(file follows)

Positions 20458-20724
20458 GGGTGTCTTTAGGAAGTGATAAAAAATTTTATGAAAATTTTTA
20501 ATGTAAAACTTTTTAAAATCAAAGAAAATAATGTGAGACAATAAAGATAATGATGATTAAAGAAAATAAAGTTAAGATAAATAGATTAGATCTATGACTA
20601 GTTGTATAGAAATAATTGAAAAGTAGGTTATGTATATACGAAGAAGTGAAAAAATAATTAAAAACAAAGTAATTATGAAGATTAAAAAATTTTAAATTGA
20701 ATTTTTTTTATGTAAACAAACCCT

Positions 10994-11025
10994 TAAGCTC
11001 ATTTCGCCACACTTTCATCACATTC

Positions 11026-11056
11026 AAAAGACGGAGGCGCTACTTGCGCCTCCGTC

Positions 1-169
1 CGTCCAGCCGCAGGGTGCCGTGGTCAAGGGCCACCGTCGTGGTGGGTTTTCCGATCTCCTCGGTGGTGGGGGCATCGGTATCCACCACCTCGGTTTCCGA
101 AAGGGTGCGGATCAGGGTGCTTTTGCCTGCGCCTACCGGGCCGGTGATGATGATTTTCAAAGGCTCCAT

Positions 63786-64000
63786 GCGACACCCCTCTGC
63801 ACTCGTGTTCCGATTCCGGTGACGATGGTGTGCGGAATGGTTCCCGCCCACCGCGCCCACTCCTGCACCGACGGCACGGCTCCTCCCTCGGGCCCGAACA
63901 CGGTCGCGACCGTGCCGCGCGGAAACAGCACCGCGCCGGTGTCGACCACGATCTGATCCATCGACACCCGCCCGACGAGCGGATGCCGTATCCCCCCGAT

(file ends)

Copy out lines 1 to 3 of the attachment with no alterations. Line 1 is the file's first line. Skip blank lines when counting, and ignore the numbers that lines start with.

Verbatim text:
Positions 20458-20724
20458 GGGTGTCTTTAGGAAGTGATAAAAAATTTTATGAAAATTTTTA
20501 ATGTAAAACTTTTTAAAATCAAAGAAAATAATGTGAGACAATAAAGATAATGATGATTAAAGAAAATAAAGTTAAGATAAATAGATTAGATCTATGACTA